That's the key word phrase I would advise to begin with. You're using nothing more than a straw man, here. If the person is legitimate, they'll tell you, "Sure, that's one phrase we can rank, however, that's not the most-used search phrasing."


It is. Which legitimate professionals are well aware of. It's when you hire a bad consultant that you're in trouble, but the same can be said for hiring the wrong lawn guy, office phone services, Yellow Pages listing, etc.

Not the same thing again...hire the wrong lawn guy, you pay him the $40 for the one mowing because you can see the results that you are not happy with and you find another. You choose Verizon, your phone system/plan stinks, you change providers quickly because you can see you weren't getting what you paid for.


Funny, I was just telling this exact thing to a lawn care company owner today. In fact, it was almost the exact same statement, although, to be accurate, I said "colloquial" instead of "conversational". In fact, his response was "I'm so glad you're staying on top of this". Now, you know this, and I know this, but if you were to poll 100 landscape company owners to see if they are aware of this development, how many will say, "Oh yeah. Siri and Google Search By Voice are really changing the way people search and I'll bet that might change the indexing patterns of Google's latest Algo."? I'd set the over/under at 2.5, and that's only if they reeeeeeally know what they're doing with their web marketing. .5 might even still put me in the money, but I know of 1 LCO here who, if asked, would make that a losing bet. lol


This is 100% true, although someone only need be 1 notch more capable than the other guy to win the war. Oh, and they need to take the hours to learn, apply, and create that perfect content. Don't forget to properly optimize your G+ Local page, while you're at it. It's the little things that can make you not only rank #1, but #5 or 10.

One only need spend a day, week, month, or years, reading through the Web Sub Forum here to know that reality is 100% steeped in execution, aka "follow through".

Good discussion, though. I think a better way of positioning this whole thing would be, "Is it worth your time to do this, or is your time better served hiring it out?".
In closing, I am not trying to insinuate that you are not good at what you do. Not at all. I am not even suggesting that all SEO firms/pros are thieves. What I am saying is, these are things that can be learned, applied and taken advantage of more so than any other advertising/promotional medium. In the past, you could not film, direct and produce your own commercial and then get it on TV with no money out of pocket. But you can film your own youtube content, upload it and spread the word at no cost. Before you say time is money, yes, I know, but there is a difference for a new, struggling or cash poor business owner. They will take the time versus trying to come up with the money. Social media has changed the game. If you can create the content worth sharing, it will be shared. If it is shared, people take notice. It all has to tie together which is something I am sure you tell your clients - web content, social media, offline, etc...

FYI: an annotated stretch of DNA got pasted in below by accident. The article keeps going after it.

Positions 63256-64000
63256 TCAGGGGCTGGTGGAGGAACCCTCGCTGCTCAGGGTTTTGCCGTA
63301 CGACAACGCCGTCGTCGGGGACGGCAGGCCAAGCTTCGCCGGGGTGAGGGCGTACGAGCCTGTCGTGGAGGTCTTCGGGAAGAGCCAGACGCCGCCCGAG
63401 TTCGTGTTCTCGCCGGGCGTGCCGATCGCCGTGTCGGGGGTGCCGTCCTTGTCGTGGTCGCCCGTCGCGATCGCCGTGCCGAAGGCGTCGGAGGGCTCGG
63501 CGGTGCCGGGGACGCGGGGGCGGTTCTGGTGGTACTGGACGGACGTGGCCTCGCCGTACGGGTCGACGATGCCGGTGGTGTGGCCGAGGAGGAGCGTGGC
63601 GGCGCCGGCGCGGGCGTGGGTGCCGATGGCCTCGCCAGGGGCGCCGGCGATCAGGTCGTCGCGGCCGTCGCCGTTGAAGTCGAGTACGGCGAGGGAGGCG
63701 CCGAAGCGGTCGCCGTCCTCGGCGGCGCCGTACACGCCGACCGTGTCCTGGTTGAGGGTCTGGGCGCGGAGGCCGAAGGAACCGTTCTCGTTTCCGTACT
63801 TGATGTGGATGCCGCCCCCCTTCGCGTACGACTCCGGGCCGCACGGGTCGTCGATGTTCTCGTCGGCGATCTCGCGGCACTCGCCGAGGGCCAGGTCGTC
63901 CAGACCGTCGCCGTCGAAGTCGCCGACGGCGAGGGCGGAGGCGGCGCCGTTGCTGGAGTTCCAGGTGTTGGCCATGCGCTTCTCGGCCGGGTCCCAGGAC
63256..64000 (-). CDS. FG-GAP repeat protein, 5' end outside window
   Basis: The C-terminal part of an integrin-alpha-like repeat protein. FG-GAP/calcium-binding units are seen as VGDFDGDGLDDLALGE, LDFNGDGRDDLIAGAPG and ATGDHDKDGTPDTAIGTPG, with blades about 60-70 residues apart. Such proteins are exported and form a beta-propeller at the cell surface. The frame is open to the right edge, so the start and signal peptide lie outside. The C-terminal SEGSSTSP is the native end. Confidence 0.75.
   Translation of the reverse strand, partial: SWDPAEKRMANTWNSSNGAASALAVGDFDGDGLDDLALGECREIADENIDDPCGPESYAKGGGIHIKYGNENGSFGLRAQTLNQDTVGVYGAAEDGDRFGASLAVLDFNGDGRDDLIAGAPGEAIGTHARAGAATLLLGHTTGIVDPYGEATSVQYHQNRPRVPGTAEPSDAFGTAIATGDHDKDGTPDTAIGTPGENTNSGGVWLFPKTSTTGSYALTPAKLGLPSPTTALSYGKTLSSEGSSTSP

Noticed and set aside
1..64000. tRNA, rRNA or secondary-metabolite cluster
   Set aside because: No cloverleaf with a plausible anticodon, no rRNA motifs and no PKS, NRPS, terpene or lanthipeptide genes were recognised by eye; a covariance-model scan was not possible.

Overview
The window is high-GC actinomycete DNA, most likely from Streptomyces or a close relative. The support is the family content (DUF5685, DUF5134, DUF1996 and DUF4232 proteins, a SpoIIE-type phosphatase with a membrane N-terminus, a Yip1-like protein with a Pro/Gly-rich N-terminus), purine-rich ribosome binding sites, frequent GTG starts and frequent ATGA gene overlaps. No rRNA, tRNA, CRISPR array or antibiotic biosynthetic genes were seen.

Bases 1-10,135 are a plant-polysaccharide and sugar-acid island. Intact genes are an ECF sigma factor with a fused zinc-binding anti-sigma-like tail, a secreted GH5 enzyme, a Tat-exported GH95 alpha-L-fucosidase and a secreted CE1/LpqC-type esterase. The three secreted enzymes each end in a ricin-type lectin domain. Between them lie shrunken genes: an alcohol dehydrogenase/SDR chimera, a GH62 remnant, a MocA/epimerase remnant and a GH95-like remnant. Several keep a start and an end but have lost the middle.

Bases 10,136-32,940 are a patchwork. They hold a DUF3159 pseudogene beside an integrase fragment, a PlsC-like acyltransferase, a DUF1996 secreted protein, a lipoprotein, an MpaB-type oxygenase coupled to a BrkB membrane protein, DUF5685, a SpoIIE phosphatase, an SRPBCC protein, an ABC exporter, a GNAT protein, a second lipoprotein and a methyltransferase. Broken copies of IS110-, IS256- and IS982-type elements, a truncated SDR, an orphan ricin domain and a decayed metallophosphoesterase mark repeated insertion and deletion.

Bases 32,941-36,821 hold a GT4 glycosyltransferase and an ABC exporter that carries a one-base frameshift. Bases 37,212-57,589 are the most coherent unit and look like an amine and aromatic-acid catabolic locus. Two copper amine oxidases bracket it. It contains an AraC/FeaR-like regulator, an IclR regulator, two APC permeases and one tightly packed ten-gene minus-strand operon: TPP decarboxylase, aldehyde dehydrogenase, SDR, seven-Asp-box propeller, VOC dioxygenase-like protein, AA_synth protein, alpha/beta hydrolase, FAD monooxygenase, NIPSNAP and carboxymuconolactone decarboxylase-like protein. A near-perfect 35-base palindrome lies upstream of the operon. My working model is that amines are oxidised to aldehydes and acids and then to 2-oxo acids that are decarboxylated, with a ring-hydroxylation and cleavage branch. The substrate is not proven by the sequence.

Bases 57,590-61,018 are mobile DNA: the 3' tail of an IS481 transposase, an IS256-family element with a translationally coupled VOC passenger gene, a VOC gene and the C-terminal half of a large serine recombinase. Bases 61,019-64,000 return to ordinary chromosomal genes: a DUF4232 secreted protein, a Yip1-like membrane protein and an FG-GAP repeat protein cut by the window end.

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Old 10-31-2013, 08:44 PM
Sean Adams Sean Adams is offline
 
Join Date: Jun 1999
Location: Pennsylvania
Posts: 3,623
Quote:
Originally Posted by headz77 View Post
OK- I will jump in...

I agree with much of what everyone has said above. I agree that most LCO should not hire an SEO.

First of all- they would have no idea how to choose one. If you have no knowledge of the field it is really hard to know who is legit. And word of mouth is not worth much, because your buddy doesn't know SEO either. The guy who has him at #1 may have spun an article and syndicated it to 5000 sites. He won't be #1 for long, and when he gets penalized he will have no idea how to get out.

Second, we can't afford the good ones. I would be willing to bet my salary that David Mihm could double my gross next year, but I can't afford him and neither can you. There are tons of good inbound marketers- working for lawyers and dentists.

SEO is interesting. Much like landscaping anyone can say they do it. However, it is difficult and time consuming to do it well in a major market. The guys and gals who do it well deserve tons of respect.
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Well said...probably better than all the rambling I just did.